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Chemistry Nobel for Quasicrystals

Matt

Well-Known Member
That's an interesting read. Especially the part about the struggle against those who stubbornly refused to accept something that was against their knowledge and beliefs (not the first, nor surely the last time it happens :)).

I also moved the thread to the Miscellaneous section, if you don't mind, Sir. :)

regards,
Matt
 

Bart

Well-Known Member
A great read, though I wish there would have been a more torough explanation of the discovery.

Thanks for sharing,

Bart.
 

tat2Ralfy

Well-Known Member
My favourite quote from the article is:
"He really was a great scientist, but he was wrong. It's not the first time he was wrong,"

The word "but" in that sentence sort of sums it up for me, IMHO a good scientist should have a completely open mind, however they should also be able to differentiate between a possible discovery, and a complete waste of time, something that is very very difficult to do at times

Just how I see it

Regards
Ralfson (Dr)
 

vgeorge

Well-Known Member
I too wanted to know a bit more - search mostly comes up with high physics that is indecipherable (for me).

I liked parts of this article from The Industrial Physicist, which you can see
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and had this:

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Sandvik, of course, is the firm in Sweden.

There are some interesting details and pictures in the Wikipedia article on
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.

Here is the stunning stuff:
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P.S. Matt, no problem about moving at all - this indeed is a better home.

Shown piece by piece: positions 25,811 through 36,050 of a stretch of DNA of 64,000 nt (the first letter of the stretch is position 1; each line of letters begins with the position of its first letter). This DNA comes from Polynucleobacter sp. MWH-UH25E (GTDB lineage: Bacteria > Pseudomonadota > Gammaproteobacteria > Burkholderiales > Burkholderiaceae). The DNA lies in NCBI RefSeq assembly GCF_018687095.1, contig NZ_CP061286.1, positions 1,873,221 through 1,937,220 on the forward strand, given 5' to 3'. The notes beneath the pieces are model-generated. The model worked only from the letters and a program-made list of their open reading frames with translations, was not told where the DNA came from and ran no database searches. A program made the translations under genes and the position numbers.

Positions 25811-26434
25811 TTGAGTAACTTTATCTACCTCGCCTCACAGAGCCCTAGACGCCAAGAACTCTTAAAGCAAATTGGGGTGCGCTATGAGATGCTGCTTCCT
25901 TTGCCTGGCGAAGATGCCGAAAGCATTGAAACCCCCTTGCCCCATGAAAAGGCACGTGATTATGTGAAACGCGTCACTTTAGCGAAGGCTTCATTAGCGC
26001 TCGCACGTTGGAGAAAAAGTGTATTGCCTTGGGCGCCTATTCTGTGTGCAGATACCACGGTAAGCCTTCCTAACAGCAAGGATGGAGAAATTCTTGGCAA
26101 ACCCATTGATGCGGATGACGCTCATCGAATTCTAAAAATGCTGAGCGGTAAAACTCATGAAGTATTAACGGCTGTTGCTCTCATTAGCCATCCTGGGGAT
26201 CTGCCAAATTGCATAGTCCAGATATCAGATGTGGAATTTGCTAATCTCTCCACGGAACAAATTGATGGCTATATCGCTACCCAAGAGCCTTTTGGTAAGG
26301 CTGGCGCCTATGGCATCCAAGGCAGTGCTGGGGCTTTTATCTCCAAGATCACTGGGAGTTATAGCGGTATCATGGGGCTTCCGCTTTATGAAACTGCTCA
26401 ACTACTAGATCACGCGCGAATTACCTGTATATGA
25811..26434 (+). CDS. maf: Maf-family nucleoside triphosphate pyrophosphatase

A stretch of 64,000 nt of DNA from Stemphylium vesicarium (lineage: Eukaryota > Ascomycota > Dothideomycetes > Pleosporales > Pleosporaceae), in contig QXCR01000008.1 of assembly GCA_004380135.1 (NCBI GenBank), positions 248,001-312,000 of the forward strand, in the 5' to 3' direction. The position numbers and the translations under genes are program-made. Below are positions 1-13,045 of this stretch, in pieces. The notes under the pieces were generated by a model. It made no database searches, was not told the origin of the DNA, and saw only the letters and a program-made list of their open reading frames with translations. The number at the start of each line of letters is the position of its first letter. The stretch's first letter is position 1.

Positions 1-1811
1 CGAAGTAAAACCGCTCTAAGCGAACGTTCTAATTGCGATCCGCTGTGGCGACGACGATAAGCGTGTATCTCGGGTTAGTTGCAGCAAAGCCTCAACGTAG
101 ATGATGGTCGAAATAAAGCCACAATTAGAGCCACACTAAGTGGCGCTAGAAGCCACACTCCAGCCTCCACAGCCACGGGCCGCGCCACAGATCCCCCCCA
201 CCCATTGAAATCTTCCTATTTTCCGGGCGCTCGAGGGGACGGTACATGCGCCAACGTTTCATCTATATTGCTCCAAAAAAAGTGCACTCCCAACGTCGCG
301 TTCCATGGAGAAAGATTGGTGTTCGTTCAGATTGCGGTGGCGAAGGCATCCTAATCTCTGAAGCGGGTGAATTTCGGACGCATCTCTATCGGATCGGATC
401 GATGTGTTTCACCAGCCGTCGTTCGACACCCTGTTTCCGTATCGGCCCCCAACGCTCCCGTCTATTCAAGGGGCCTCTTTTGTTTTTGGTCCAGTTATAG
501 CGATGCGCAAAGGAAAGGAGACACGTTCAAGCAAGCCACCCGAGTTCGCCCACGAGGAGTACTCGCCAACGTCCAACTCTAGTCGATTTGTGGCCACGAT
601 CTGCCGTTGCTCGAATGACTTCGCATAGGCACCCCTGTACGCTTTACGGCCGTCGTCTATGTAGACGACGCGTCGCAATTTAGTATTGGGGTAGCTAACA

altshaver

Well-Known Member
The scientist and two-time Noble Laureate that Dr. Shechtman is referring to is
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, one of the most important scientists in human history. Science is basically a human-created methodology for understanding nature, or the truth, as only humans can understand it. As with anything that has to do with human beings, the practice of Science is far from perfect. Competition, money, and ego, among other things, prevent Science and the people who practice it from being perfect. One irony of this story is that it may be Pauling's heavy criticism of quasicrystals that lead to Dr. Shechtman's Noble Prize in Chemistry.

Of the Nobel Prize: There is a Chapter in Surely You're Joking, Mr. Feynman! - Adventures of a Curious Character (This is a great read by the way.), a book about another famous and important scientist, that is entitled Alfred Nobel's Other Mistake. In my opinion, scientific awards like the Noble Prize ruin the integrity of Science and amplify the competition, money, and ego aspects of the Scientific Pursuit. The Noble Peace Prize is a different matter to me, as I believe it has the power to give exposure to problems in the world that just are not apparent to most people.

I must say that I am happy for Dr. Shechtman, though. He is a professor at my Alma Mater, and that will only raise the fortunes of my previous university. It is also nice to see that a truth can overcome adversity from even the most impressive adversaries.
 

vgeorge

Well-Known Member
Wonderful to know that your alma mater would also get a glow from Shechtman's recognition.

Yes, Pauling by all accounts was astonishingly bright, but a difficult and self-certain man. Competition, and the like, seems to be always a double-edged sword. It can be very beneficial up to a point, and beyond that very destructive.

I am curious still about quasicrystallinity on razor edges! Beyond advanced commercial products, is that what we (at least partially) get at the edges of straight razors from stropping (which to my knowledge has least science-based and reliable explanation among all the sharpening activities)? Some kind of quasicrystalline 'order' beyond a thin edge?

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says the following:

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Quasicrystals have been hiding in plane sight.
 
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